Review: The Outgoing Tide (Northlight Theatre)

     
     

Northlight creates a compassionate, witty world premiere

     
     

John Mahoney (Gunner), Thomas J. Cox (Jack) and Rondi Reed (Peg)

  
Northlight Theatre presents
   
   
The Outgoing Tide
   
Written by Bruce Graham
Directed by BJ Jones
at North Shore Center the Performing Arts, Skokie (map)
through June 19  |  tickets: $30-$50  |  more info 

Reviewed by Lawrence Bommer

The shock of a loved one turning into a bewildered stranger—that’s the curse of Alzheimer’s Disease. Like the wrath of God, in this new work it’s visited on a small family living on the shore of the Chesapeake. But it could easily be any in the audience. That’s one reason The Outgoing Tide, an effective world premiere from Northlight Theatre, is as much a rehearsal for the future as theater can offer. The other is the utter honesty of BJ Jones casting and staging.

John Mahoney (Gunner) and Rondi Reed (Peg).Author Bruce Graham compassionately and wittily considers his play’s ongoing crisis—a father’s senility as a permanent impairment—from all sides. It’s wrenching to hear as confident an actor as John Mahoney, Chicago icon, suddenly descend into the depths of a terminal brain malfunction. His Gunner Concannon is a shanty-Irish success, a blue-collar trucker used to getting his way. But time is taking a daily toll: his tested but true wife Peg (down-to-earth Rondi Reed) faces “a new battle every day.” Gunner repeats himself, can’t remember basic information, recalls the past perfectly but forgets yesterday or who he’s with, and wanders away, helpless to return.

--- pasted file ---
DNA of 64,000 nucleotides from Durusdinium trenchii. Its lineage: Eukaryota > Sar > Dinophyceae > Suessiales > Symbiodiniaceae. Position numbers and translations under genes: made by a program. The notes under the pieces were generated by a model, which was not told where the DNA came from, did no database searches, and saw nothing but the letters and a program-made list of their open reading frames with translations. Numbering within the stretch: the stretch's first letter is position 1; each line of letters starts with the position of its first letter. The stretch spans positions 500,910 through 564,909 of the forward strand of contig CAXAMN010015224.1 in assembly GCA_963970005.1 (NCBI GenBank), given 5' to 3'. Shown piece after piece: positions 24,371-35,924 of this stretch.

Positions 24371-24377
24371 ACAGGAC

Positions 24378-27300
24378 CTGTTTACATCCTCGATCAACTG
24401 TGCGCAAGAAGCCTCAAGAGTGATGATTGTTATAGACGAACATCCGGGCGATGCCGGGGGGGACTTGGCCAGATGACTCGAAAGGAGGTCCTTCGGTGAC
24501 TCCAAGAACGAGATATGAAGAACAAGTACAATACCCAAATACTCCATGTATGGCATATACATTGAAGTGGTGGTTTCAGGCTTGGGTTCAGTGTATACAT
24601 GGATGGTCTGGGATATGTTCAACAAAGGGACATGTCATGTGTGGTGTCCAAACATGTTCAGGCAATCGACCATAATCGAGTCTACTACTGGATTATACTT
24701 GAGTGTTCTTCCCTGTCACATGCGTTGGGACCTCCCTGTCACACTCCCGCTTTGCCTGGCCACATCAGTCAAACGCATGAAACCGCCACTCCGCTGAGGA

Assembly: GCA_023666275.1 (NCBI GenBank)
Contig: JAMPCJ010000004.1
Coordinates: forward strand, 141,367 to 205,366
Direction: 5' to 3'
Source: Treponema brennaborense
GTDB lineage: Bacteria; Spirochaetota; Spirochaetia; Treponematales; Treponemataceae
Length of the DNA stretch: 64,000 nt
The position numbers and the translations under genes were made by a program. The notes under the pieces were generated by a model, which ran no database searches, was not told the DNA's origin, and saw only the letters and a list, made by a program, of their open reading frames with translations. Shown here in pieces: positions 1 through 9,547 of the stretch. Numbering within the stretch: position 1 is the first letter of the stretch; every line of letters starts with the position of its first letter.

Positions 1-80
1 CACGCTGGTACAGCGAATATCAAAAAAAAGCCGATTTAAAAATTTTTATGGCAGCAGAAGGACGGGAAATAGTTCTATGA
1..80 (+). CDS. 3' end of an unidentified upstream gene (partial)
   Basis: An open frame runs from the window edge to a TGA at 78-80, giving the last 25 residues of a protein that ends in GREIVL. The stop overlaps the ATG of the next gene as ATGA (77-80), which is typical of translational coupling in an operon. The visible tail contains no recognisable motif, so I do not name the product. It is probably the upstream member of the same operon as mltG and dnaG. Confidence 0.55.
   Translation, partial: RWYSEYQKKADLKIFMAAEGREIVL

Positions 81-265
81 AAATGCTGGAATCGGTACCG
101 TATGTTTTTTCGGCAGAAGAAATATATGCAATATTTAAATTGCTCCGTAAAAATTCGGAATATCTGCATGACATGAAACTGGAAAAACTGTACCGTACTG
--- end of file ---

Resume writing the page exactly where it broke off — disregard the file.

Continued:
But, unlike Alzheimer patients in the later stages, Gunner can feel and taste his diminishing returns, enough to propose a terrifying idea to Peg and his son Jack (himself facing two other family crises, divorce and alienation from his teenage son). Like Willie Loman before him, Gunner will arrange an accident. The $2.4 million payout from this self-administered euthanasia will free himself from dependency and diapers in a hateful hospice, give Peg the comfortable future that that expense would have negated, and enable Gunner to open the restaurant he’s always dreamed of. But it has to be tomorrow because the future’s not on Gunner’s side: With winter approaching, a boat heading out will soon stand out.

Much of the play deals with the denial and panic triggered by Gunner’s decision to take his boat out and plunge himself into the “outgoing tide.” Peg despairs that, with Gunner gone, she’ll have no one to care for, though Jack (Thomas J. Cox, looking as bewildered as you’d expect) will need her even more now. Jack hates the thought that his dream depends on his dad’s death.

     
Rondi Reed (Peg) and John Mahoney (Gunner). Thomas J. Cox (Jack) and John Mahoney (Gunner).
Thomas J. Cox (Jack) and Rondi Reed Peg). John Mahoney (Gunner). Rondi Reed (Peg) and in the background Thomas J. Cox (Jack) in Northlight Theatre's "The Outgoing Tide" by Bruce Graham, directed by BJ Jones. Rondi Reed Peg) and Thomas J. Cox (Jack)

Clearly, this is no “On Golden Pond,” full of sentimental banter (“you old poop”) and analogies to lost loons. (It’s a lot more like Marsha Norman’s “’night, Mother,” where a suicide looms over, and finally finishes, the action.) There’s enough humor (what if a demented man, bent on murder-suicide, forgets to commit the second crime?) to leaven the loaf. The particulars of this beleaguered family are balanced against the universal plight that we’re all clocks fated to run down until we tick no longer. Flashbacks fill us in on a marriage that clearly grew from love into, well, whatever is left now.